• Lack of clear written protocol to address incidents of bias and harassment.
    What we’ve found is that the District lacks options. They only know two things – suspend or ignore. And we’ve seen that in full force at Southern, where students have been suspended without any investigation or, in other cases, told to hug when they’ve had food thrown at them or racial slurs cast in their face. When new students arrive, there is no orientation process for them or their families; students and the school community have not had any new policies shared with them post-Dec. 3.
  • Significant dialogue and training to address race and race relations.
    A set of recommendations by the U.S. Dept. of Justice has been largely ignored since being published in February. To date, there has been two half-day professional development sessions for staff that focused specifically on diversity and multiracial issues. A small subset of students participated in two half-day dialogue sessions last December. An afterschool club is run by the graciousness of civic leaders like Sonny Hill and City Councilman James Kenney, but it’s unclear how it’s being sustained and infused throughout the school and school day. Dialogue and healing must occur between and among students, staff and the broader school community.
  • Compliance with language access mandates.
    Flagrant violations abound for students and families who don’t speak English. Interpretation is inconsistent and frequently inaccurate. Parents who don’t speak English have been turned away by the school.
  • Follow through and dialogue with students and families.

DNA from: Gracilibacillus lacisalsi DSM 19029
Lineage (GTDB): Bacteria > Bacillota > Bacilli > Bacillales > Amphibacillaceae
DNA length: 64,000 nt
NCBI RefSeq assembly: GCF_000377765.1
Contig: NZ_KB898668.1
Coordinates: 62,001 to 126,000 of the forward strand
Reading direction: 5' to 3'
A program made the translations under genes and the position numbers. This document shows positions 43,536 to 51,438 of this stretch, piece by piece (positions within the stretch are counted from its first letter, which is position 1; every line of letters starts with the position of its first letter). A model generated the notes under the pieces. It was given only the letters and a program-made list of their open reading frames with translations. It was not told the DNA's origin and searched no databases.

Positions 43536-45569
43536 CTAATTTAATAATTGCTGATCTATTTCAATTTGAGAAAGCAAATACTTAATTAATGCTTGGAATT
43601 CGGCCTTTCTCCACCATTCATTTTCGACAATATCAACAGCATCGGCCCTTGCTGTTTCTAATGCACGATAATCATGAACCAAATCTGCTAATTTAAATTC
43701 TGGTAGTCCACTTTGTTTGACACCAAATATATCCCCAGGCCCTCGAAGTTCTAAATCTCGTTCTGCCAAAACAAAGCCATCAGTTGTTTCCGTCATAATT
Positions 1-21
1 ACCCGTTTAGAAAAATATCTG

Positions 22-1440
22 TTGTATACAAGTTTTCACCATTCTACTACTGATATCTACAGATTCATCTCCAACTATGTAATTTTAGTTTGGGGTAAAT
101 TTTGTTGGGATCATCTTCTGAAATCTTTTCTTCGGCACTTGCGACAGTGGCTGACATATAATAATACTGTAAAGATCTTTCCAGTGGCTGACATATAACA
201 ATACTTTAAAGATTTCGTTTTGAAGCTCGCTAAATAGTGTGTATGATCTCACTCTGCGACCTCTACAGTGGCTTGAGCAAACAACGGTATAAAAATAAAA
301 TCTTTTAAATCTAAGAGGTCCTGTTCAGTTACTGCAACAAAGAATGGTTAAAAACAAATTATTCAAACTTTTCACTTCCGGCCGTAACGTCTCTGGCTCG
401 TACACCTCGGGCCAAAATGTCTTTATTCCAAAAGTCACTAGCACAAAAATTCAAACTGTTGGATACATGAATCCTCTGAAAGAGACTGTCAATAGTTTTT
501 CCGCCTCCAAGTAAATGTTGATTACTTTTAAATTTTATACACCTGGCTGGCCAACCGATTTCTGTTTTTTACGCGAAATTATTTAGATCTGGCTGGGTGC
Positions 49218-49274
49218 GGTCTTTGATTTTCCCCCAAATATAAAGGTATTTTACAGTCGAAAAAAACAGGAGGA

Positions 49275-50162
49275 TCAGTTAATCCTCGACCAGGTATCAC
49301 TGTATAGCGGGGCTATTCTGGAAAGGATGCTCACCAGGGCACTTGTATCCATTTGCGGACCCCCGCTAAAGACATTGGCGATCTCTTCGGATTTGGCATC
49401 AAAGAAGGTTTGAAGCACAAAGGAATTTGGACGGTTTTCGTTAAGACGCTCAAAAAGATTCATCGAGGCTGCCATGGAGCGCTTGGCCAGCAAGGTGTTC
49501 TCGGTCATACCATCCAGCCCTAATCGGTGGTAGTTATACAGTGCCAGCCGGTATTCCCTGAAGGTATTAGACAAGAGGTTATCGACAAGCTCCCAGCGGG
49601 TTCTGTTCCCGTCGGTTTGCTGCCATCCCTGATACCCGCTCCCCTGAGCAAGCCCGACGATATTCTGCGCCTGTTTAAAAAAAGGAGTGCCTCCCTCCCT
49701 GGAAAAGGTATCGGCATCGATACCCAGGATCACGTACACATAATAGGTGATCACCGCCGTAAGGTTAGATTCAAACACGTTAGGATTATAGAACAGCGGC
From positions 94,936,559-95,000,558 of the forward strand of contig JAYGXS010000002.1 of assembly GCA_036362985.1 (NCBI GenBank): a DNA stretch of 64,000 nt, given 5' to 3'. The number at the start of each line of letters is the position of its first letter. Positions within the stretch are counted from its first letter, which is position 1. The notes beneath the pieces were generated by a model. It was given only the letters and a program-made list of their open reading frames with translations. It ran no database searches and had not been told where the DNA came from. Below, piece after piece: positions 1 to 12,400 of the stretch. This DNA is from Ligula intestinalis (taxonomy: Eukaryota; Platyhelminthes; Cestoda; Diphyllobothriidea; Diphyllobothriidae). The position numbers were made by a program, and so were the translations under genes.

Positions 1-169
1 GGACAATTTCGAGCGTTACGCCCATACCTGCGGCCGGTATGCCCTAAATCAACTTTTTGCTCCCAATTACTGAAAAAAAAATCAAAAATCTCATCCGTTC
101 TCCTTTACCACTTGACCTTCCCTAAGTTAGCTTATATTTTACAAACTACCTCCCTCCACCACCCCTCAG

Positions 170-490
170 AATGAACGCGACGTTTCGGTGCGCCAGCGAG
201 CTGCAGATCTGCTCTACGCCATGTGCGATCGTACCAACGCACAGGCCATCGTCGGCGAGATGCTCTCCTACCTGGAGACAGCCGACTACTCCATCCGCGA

This is where humanity steps in. When students have informed the school and District of harassment and assault, they never hear back from the school how the incident is resolved, whether there’s been an investigation, and what next steps the school is planning to take to address their concerns.

Community members have asked for more things like:

  • strengthened and improved policies and approaches to bias-based violence (New York City, for example, has done work in this area);
  • an independent investigator to research and investigate incidents of bias violence;
  • an independent monitor for the District around these issues;
  • trainings in how to help staff get interpreters and translators on the spot;
  • a year-round orientation program; and
  • staff training and student dialogue around anti-harassment and anti-bias violence.

It’s hard for many people to understand why there are such widely divergent viewpoints about South Philadelphia High School – why for some students it’s a functioning school that fulfills their needs, and why for others, it’s a place where they are routinely harassed with little response from school officials. I don’t think either story discounts the other. In fact, it’s strong confirmation that the situation at Southern is a targeted one.

For students and youth who are harassed, it’s clear they are marginalized in so many different ways – from language access violations that preclude their and their families’ ability to communicate and interact with the school to a dismissive, "get over it" approach from some school and District officials. It’s not unlike what we’ve seen when any marginalized group raises its concerns.

What we seek from both the U.S. Department of Justice and the Pennsylvania Human Relations Commission is not to resolve this problem among children and families. The problem of not only school violence in general, but targeted racial and ethnic harassment, requires institutional acknowledgment of the existence of a problem as well as institutional response to the remedy. The School District of Philadelphia and South Philadelphia High School bear the responsibility to ensure a promise that every child – no matter their race, ethnicity, or how well they speak English – deserves the opportunity to attend a safe school.

Until we do that, $700,000 in security cameras and a PR blitz – while ignoring the nature of the issue and any opportunity to dialogue and address the situation proactively – won’t do enough to solve the deeply-rooted problems at South Philadelphia High School.